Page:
When you are on a college campus, you meet new people all the time. Random people in classes, on the quad, student organizations, group meetings…it’s amazing how many people you interact with. There’s a general 3 questions that are always asked: Name, Year, and Major. If the conversation goes longer than that, there are a couple more questions that come, one commonly being “where are you from?” And it’s crazy how one question can bring such closeness among people.
I’m from Des Plaines, the City of Destiny. If anyone ever says they’re from anywhere near there, we already have this close bond. It’s like we’re family, like we have the same blood running through our systems. We now know each person’s history, what they went through growing up, what they had to overcome.
In the same way, when I’m off campus and I tell someone I go to U of I, you will not believe the connection that comes when you find another U of I student, or more so with an alumn. We all bleed orange and blue. And again the connection is there. there is credibility in what the people say when I hear they walked through the same streets of U of I that I did. Again, we’re family.
In Luke 7:11-17, we see the story of Jesus raising a widow’s son from the dead. The passage starts with “Soon after, Jesus went to a town called Nain…” Can you imagine what its like for someone who lived in Nain to hear that story years later? They might know the family, been around the area, heard of the boy. It could have been that they were out of town that weekend, and then in the news going around they hear “In the town of Nain, and boy has been raised from the dead.” For me, I would normally just read right past that line. If it’s not Judea or Israel or Canaan or one of those places, it normally doesn’t seem like a place that I need to put too much care in thinking about.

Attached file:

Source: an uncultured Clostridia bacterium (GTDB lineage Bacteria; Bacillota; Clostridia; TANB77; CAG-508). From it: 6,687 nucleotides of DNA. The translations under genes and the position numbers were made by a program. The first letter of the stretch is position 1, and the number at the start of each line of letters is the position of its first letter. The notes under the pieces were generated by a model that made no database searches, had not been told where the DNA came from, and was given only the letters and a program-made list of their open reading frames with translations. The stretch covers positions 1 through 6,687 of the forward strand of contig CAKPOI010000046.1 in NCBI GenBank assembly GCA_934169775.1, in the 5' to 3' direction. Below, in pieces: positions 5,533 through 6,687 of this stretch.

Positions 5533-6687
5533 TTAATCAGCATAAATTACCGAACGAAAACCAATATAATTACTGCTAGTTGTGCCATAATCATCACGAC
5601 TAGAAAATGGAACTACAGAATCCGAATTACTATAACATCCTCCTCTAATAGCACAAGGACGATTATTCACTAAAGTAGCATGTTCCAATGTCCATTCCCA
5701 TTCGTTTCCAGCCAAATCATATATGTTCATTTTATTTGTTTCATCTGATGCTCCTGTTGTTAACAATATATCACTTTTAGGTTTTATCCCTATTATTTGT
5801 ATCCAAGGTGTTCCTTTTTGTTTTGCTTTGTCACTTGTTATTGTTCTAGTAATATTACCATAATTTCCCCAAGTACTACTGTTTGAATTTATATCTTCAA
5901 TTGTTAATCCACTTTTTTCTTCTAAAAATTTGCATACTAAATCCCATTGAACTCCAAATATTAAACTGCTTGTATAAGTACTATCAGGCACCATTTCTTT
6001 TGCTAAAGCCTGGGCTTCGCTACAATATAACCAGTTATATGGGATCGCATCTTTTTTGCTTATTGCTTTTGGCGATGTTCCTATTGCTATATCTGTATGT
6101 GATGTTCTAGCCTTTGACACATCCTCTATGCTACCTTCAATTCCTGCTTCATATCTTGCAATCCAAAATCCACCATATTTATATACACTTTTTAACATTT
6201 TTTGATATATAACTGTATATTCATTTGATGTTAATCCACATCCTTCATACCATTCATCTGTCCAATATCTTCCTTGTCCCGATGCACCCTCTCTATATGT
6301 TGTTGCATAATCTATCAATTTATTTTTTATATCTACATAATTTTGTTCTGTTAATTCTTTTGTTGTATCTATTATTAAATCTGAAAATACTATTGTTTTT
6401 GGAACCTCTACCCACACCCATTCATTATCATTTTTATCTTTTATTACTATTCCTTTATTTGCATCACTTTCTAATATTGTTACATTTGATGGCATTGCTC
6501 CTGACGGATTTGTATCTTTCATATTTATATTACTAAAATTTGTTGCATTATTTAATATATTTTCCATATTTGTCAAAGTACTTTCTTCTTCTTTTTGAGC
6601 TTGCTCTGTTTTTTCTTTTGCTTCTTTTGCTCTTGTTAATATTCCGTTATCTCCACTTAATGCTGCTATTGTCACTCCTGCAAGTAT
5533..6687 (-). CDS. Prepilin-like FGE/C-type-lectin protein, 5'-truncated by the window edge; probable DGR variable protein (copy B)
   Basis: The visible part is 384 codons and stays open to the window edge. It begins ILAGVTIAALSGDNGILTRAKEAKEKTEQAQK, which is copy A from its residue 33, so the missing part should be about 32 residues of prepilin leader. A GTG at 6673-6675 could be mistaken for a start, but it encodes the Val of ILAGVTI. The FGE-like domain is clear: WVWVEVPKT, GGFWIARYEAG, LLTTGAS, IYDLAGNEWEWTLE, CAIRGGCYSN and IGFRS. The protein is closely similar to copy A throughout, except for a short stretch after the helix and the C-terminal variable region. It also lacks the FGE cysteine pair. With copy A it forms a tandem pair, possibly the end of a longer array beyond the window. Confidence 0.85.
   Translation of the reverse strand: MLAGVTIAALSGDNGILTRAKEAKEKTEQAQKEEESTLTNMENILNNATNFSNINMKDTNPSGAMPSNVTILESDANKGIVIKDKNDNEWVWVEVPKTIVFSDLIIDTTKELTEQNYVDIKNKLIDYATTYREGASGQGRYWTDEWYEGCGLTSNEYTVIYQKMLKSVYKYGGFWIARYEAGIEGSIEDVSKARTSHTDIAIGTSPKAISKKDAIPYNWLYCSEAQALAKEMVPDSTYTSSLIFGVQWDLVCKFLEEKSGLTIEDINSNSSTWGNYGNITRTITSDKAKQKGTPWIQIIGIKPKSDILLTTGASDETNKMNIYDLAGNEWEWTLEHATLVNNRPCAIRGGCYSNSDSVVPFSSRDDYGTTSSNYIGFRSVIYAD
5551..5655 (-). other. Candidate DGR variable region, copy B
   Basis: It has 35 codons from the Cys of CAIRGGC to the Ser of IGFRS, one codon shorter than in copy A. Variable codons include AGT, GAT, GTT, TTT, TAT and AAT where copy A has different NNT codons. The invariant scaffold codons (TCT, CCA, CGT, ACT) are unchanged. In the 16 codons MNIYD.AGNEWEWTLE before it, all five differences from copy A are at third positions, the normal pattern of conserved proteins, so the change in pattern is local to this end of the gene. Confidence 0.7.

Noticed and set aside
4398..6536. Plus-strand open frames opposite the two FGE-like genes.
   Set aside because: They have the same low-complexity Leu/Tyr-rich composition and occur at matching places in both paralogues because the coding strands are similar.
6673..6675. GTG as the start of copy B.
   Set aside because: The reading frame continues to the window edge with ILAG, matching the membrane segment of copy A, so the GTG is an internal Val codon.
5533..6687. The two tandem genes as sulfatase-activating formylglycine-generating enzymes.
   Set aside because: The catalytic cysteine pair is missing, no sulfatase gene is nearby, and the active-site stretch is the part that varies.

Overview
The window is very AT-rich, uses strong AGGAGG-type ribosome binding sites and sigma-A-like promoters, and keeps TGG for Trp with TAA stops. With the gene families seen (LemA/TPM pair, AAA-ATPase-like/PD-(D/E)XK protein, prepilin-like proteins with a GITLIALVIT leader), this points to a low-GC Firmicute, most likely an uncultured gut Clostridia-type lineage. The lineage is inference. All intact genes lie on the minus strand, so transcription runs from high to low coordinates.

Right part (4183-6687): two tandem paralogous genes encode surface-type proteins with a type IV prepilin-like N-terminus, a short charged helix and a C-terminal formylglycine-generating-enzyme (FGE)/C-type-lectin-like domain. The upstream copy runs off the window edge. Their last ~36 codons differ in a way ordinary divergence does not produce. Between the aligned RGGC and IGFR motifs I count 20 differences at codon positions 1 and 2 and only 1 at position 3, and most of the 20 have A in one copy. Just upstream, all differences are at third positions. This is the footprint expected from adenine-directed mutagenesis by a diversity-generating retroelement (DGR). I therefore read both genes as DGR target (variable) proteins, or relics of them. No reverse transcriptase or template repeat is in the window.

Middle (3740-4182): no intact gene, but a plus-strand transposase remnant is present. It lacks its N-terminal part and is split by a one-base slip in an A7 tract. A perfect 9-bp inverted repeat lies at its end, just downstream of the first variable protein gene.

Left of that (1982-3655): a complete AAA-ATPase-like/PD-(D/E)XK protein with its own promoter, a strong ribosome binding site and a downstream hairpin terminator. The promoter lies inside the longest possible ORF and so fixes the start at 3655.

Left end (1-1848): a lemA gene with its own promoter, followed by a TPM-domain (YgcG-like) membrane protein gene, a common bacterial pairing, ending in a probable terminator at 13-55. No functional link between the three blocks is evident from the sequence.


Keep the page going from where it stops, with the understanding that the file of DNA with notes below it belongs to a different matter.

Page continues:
But if I were from the town Nain, it would really have caught my attention. I would have been in so much shock, that something like that could happen so close to me. I’ve heard of people dying because of drunk driving my whole life, but only in college when I started to actually know faces and have it happen within a 3 mile radius of where I lived did it truly strike a chord. And every year a college team wins the NCAA tournament, but even though the Illini only made it to the championship game last year, I was on fire for a good 6 months.
It’s encouraging and eye-opening to see the things that occur in the land around you, to people that you know. Hearing people’s testimonies about how the came to accept Christ as their Lord and Savior are always a blessing to for me to hear, but it always means so much more when it’s one of my friends, or someone from my church.
Many times in the gospels, after Jesus had healed people and forgiven them of their sins, they desired to follow Jesus wherever he went and become his disciple. But to many of them, Jesus gave them a different command – he told them to go back to their homes and tell the community that they were healed, and show them the change in their life. We need to be sure to go back to our hometowns, our home churches, our communities, and share with them just how God had healed us. They know us so intimately, knowing our strengths and weaknesses, and that’s what makes the power of God so much more amazing. We can tell someone how bad we once were and then God changed our lives, but it makes a greater impact for someone who truly knew how we once were, and then they are able to see the change. Never forget your home, they can always benefit from hearing of God’s blessings in your life. We all have our own “Nain”…go home and give your community a reason to praise God.


A Town Called Nain

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